The Enchanting Flavors of Luo Dishes

Luo Dish

When many think of Northern Uganda’s culinary claim to fame, they think malakwang, an exquisite traditional Luo dish whose tongue bewitching taste has given many a reason to believe in love at first taste as opposed to love at first sight. Unknown them, especially those who haven’t been to the luo land-for a taste bud quest is that malakwang is just one of the many Luo dishes adored for hitting the tongue at the spot where one wants it to. HERE’S to all the understated but exceptional Luo dishes.

Famous malakwang

Malakwang is the outcome of simmering okra, a sour finger like vegetal with moderate heat and later pasting in it peanut butter plus minimal salt. The outcome is not only a feast for the eye but further a justification for one to drool.

Malakwang goes beyond turning on you’re a petite, it gives the tongue a tickling sensation. The source tastes better when served with millet bread or sweet potatoes. It is a fantastic lunch food that will keep you going till the next breakfast and you’ll probably resume with another serving.

Due to its pleasant and easy taste on the palate, it is said to be the reason many tourists believe in love at first taste as opposed to love at first sight. To say the least, the food is mwwaaaahhh, or as the French say, Oh lá lá!


Unlike most the other dishes, alagu doesn’t have that seductive name, and neither does it have that striking aroma that instantly captures a diner’s attention. However, your life won’t be the same the moment it reaches your tongue. See, the peanut pasted-cheesy vegetable source- engulfs the tongue in a sensual dance that will leaves many fighting over the last drop-without the slightest consideration of letting go. A spoonful of the soup is all

you need to make your worries a distant memory because there is something supernatural in the way its flutters the tongue causing it to coil in excitement.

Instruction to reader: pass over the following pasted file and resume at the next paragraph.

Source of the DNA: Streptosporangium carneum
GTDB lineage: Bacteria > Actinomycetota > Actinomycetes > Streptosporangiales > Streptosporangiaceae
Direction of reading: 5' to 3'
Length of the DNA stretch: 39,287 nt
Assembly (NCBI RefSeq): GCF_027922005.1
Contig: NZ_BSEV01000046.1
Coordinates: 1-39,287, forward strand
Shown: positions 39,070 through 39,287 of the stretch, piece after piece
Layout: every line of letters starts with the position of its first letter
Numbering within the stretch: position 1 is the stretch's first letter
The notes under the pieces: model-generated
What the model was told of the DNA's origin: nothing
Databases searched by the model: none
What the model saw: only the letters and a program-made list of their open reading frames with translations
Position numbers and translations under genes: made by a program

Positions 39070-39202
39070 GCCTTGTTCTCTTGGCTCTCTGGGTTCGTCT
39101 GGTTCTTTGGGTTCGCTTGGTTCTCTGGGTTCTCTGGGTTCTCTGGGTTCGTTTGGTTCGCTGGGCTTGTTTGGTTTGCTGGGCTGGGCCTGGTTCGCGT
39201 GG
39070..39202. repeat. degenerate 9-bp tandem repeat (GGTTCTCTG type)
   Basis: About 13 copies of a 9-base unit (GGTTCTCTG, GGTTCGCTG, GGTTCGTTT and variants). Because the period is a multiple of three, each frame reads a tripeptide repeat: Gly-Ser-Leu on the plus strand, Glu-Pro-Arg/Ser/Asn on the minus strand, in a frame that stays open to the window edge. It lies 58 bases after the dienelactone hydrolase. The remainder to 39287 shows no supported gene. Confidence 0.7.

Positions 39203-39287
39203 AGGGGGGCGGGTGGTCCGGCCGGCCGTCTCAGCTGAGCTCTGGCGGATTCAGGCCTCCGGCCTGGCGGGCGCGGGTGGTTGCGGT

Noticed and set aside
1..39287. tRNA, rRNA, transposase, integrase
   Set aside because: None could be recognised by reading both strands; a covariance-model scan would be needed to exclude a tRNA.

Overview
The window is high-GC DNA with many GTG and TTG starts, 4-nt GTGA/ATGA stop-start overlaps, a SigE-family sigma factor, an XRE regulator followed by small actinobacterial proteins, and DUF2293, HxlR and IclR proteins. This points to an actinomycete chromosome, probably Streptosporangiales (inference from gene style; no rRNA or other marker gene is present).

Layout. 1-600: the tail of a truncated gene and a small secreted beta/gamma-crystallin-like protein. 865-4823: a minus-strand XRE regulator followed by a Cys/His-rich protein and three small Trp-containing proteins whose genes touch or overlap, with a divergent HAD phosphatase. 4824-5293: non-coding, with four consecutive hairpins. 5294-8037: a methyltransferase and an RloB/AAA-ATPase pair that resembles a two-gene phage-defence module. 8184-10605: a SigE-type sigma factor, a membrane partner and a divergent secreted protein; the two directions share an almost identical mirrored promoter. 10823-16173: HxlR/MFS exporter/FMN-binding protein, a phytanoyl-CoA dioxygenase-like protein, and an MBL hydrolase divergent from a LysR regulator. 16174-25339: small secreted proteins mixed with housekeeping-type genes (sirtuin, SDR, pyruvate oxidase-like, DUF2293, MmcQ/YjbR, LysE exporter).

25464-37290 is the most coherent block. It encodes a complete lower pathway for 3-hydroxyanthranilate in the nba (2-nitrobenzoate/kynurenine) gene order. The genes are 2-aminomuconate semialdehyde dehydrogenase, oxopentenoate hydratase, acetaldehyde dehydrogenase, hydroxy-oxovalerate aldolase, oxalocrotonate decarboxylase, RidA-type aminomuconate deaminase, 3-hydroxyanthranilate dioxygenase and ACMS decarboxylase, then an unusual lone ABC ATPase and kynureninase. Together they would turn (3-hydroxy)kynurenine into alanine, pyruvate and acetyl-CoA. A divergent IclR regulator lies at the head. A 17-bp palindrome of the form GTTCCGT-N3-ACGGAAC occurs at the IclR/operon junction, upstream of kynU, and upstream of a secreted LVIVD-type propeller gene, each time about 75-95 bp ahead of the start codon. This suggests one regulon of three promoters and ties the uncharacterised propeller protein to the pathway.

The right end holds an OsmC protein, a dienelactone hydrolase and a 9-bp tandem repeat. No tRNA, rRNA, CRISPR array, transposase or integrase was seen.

Dominic Opio a professional luo chef recommends that if one wants to wash it down, he pick a glass of pineapple juice or milk and take a careful sip. However, he is quick to doubt that anyone would want to rush alagu down their throat-let alone swallow it because its taste in the mouth is nothing short of incredible.

“Its taste will make its eater squeak like an excited toddler.”Opio says


Agira is mashed peas or beans simmered till it is perfectly smooth to be swallowed without chewing. Depending on your preference, you can either settle for the fried or pasted type. Whichever option pleases you, you might want to add just a little bit of Shea butter oil for a heady aroma. Yes you’ll get fat, but you will have a great time doing so because the oil is proven to be free of cholesterol.

Pot okono-the fresh leaves of a pumpkin

Pot okono. Say it out loud as one word, and try not to smile. POTOKONO….now that’s how its pronounced in Lango, the land where it is one of the favourites. Any way potokonoo is definitive, rough but oddly clean-tasting at the same time and the sauce is no doubt “lovable”.

According to Angella Susan ,Langi, 62, pot okono is highly thought of as a love charm that Luo wives use to find their ways into the hearts of their husbands.

“The Langi men love it to bits because besides having a strong green aroma that sends a prickle of sensual awareness skittering across their tough skins, it awakens the taste buds with its greasy taste.’’ she says

“Above, it boosts their manpower and makes them feel like the lord of the land instead of landlord-simply powerful.” Angella adds

There you have it folks, if all the above doesn’t meet your expectations, then I am afraid you might have to go on hunger strike or try out the otigo, a food which is adored for its delightful and attractive green colour. Aside from that, it is so fresh and you’ll think its flirting with you.


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